Monsignor Michael Palud also helped me with my own burden from his post in Jamaica in “The Passion of Father Gordon MacRae.”
Being compelled to carry the Cross of Christ was behind a recent blog post by Charlene Du1ine, “Pornchai Moontri is Worth Saving.”
DR. JAMES GUZEK: COMPELLED TO BRING SIGHT TO THE BLIND
I received a letter from Simon of Cyrene last month. No, not the original one but one of the many people I have come to equate with him. Dr. James P. Guzek, M.D., an ophthalmologist and surgeon in Washington State, is a devout Catholic and author. I have been privileged to proofread and comment on some of his upcoming book on the Early Church transition from the Jewish Sabbath to a Sunday celebration of The Lord’s Day.
What could be dry historical theology became fascinating in Dr. Guzek’s hands. I’ll write of it when it’s published. I am proud to say that Dr. Guzek is a subscriber and occasional commenter on These Stone Walls.
Dr. Jim Guzek has also fulfilled the example of Simon of Cyrene in profound ways, and I have come to admire him as a true model of faith and witness. He is a modest man, and will be the last to tell you that he has accomplished a Corporal Work of Mercy of Biblical proportion. Dr. Guzek has restored sight to the blind at home, and, more recently, in Ghana and Ethiopia.
In his recent letter, Dr. Guzek wrote of having read my post “In the Land of Nod, East of Eden” just after his return from Ethiopia where he performed surgery for ten hours a day. He restored sight to sixty-two blind children and adults, stopping only because he exhausted the supplies brought to Ethiopia for this mission.
There were many obstacles. First, Ethiopian customs officers would not allow the operating microscope into the country, then its fuses were blown twice, then a set screw broke on its ocular mount. Each obstacle was somehow overcome.
Miraculously, not a single post-operative infection occurred despite conditions in the makeshift operating room. Each surgical procedure was a great success. Here is an especially moving paragraph from Dr. Guzek’s letter:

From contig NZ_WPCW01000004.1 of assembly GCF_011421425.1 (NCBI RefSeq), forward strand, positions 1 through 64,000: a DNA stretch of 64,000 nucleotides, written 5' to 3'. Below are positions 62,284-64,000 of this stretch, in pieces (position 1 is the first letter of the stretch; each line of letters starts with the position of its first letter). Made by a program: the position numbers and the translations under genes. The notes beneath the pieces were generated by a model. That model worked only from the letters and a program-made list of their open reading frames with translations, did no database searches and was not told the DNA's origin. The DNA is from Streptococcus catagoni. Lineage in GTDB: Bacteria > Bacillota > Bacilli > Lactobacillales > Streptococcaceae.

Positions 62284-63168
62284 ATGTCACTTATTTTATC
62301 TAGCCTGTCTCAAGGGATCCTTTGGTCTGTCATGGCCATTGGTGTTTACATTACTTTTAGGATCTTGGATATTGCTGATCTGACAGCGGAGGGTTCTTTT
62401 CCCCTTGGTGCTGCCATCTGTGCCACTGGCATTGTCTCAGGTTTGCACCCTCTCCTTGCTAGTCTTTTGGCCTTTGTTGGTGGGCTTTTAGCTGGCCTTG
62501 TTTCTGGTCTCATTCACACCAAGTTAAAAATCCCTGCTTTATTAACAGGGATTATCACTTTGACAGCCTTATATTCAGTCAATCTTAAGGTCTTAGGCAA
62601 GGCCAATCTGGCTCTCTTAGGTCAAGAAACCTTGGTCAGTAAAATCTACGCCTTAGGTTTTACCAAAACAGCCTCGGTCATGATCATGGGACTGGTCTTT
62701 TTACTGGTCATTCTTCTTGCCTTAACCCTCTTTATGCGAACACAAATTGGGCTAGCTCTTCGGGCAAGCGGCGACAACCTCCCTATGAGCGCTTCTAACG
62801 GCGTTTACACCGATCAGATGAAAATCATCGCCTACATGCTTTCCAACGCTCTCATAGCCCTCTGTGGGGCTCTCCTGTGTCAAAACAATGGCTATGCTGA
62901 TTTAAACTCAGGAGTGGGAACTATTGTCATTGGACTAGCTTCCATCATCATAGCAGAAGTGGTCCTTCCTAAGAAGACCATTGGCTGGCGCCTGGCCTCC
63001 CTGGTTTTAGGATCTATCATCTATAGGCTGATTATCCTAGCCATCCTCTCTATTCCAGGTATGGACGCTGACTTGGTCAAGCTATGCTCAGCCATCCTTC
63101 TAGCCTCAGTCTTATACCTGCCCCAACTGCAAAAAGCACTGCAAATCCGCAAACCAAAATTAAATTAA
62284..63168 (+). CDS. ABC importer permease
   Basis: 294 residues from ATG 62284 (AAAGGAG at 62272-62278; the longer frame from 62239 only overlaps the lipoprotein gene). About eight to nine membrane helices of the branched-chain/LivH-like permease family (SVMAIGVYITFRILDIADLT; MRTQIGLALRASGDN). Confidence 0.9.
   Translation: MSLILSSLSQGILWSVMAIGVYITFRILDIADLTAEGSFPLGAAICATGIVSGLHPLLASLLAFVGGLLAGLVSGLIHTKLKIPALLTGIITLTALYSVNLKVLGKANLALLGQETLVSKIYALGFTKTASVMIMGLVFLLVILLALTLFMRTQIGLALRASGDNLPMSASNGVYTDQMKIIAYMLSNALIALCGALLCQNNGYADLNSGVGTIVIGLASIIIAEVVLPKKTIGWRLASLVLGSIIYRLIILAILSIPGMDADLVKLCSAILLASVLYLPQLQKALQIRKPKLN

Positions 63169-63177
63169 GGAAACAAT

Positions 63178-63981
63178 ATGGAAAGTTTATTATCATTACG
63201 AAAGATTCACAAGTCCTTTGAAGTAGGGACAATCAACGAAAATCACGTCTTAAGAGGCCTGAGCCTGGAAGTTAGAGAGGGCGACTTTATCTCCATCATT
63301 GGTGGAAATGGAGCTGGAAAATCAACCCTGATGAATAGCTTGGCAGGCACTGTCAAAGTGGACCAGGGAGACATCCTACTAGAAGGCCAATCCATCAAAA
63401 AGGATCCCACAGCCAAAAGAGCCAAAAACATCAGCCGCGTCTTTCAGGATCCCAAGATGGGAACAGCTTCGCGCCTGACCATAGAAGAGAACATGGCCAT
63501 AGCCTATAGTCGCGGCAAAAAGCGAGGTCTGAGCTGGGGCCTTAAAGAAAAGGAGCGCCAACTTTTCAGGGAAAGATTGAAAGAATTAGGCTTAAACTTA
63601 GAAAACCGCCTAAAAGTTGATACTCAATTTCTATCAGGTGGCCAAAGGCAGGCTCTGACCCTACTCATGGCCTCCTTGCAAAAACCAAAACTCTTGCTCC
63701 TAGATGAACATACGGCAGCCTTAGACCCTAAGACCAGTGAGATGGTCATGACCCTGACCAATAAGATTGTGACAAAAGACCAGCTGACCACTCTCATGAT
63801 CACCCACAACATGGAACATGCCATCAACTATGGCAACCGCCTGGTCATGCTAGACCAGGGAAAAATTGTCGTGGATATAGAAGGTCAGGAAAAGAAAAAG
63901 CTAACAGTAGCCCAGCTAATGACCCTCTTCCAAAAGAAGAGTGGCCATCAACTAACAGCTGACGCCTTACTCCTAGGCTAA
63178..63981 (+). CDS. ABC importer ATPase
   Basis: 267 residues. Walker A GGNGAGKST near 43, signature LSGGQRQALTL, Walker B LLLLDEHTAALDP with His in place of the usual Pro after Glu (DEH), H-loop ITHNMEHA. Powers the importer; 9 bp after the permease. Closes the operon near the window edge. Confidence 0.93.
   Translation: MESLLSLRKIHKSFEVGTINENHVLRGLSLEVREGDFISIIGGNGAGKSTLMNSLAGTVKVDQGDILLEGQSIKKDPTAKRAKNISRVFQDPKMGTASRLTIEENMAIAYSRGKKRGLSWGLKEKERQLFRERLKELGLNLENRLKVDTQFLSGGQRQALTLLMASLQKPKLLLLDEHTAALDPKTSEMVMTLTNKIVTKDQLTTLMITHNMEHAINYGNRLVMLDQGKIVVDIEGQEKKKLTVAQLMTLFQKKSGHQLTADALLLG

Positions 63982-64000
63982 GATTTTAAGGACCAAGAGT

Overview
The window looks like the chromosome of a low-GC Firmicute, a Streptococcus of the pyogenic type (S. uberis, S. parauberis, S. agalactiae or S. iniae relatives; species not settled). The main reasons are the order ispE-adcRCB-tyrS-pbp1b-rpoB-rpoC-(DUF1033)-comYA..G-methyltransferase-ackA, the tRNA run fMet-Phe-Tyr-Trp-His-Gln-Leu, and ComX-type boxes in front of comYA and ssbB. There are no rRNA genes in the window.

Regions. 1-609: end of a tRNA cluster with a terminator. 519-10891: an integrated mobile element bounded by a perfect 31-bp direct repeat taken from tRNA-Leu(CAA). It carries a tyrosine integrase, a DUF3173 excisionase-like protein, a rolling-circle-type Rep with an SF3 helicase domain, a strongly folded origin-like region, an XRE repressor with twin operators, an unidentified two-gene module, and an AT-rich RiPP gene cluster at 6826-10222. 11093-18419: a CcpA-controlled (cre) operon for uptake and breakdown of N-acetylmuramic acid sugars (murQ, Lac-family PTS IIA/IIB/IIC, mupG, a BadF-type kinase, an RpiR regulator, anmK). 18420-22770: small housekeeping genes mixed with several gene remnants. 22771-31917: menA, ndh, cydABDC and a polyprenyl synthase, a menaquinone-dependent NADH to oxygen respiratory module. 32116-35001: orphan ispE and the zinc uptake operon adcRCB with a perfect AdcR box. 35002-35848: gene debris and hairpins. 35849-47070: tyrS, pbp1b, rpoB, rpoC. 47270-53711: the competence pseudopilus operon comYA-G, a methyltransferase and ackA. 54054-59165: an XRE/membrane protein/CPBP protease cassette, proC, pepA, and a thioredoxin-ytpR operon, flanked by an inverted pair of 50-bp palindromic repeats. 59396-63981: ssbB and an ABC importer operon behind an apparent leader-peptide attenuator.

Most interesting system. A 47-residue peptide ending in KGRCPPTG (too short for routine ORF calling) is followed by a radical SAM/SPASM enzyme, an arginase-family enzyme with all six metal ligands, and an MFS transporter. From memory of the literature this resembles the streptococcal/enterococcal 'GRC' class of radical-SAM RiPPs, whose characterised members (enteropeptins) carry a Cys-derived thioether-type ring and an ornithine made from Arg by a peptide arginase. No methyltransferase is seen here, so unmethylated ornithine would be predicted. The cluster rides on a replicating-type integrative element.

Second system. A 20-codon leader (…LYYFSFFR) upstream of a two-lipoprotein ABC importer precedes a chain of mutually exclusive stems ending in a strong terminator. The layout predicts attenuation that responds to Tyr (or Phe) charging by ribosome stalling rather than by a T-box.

“We could only operate on those who were gropingly blind … One 9-year-old girl was memorable. Her left eye was completely spoiled with scarring of the whole cornea from unknown reasons from a very early age. Her seeing eye had become completely clouded by cataract by age 8. She had to be led into the clinic. When I saw her, I asked her if she wanted to see normally again. Of course, she did. I asked her if she could lay perfectly still while I poked a needle below the eye which would hurt her a lot. At first, she said no. After some thought, she allowed me to do the surgery on her. I injected anesthetic below the eye to numb it, and she did not move at all during the surgery. The next morning she was seeing 20/40! However, she still looked anxious. We asked if she was happy, and she said, “Can I move my eyes now?” She was afraid she would again lose her vision if she moved her eyes!”
Dr. Guzek brought along his 13-year-old son, James, who helped to sterilize equipment between operations. “I plan to go back, with God’s help,” wrote Dr. Guzek, “and James wants to go back as well. ”
In my post, “A Ghost of Christmas Past” last Advent, I wrote that Christ brought about a light shining in the darkness, and the darkness can never overcome it. There is a little girl in Ethiopia who can see the light of hope in the faces of others today because a man and his son have learned a lesson from Simon of Cyrene, compelled from deep within to carry the Cross of Christ.
“Suffering and rejection sum up the whole cross of Jesus. To die on
the cross means to die despised and rejected of men. Suffering and
rejection are laid upon Jesus as a divine necessity, and every attempt to prevent it is the work of the devil, especially when it comes from his own disciples; for it is in fact an attempt to prevent Christ from being Christ.
Just as Christ is Christ only in virtue of his suffering and rejection,
so the disciple is a disciple only in so far as he shares his Lord’s
suffering and rejection and crucifixion.”
Dietrich Bonhoeffer (1906 – 1945). The Cost of Discipleship, (Ch.4, “Discipleship and the Cross,” p. 87)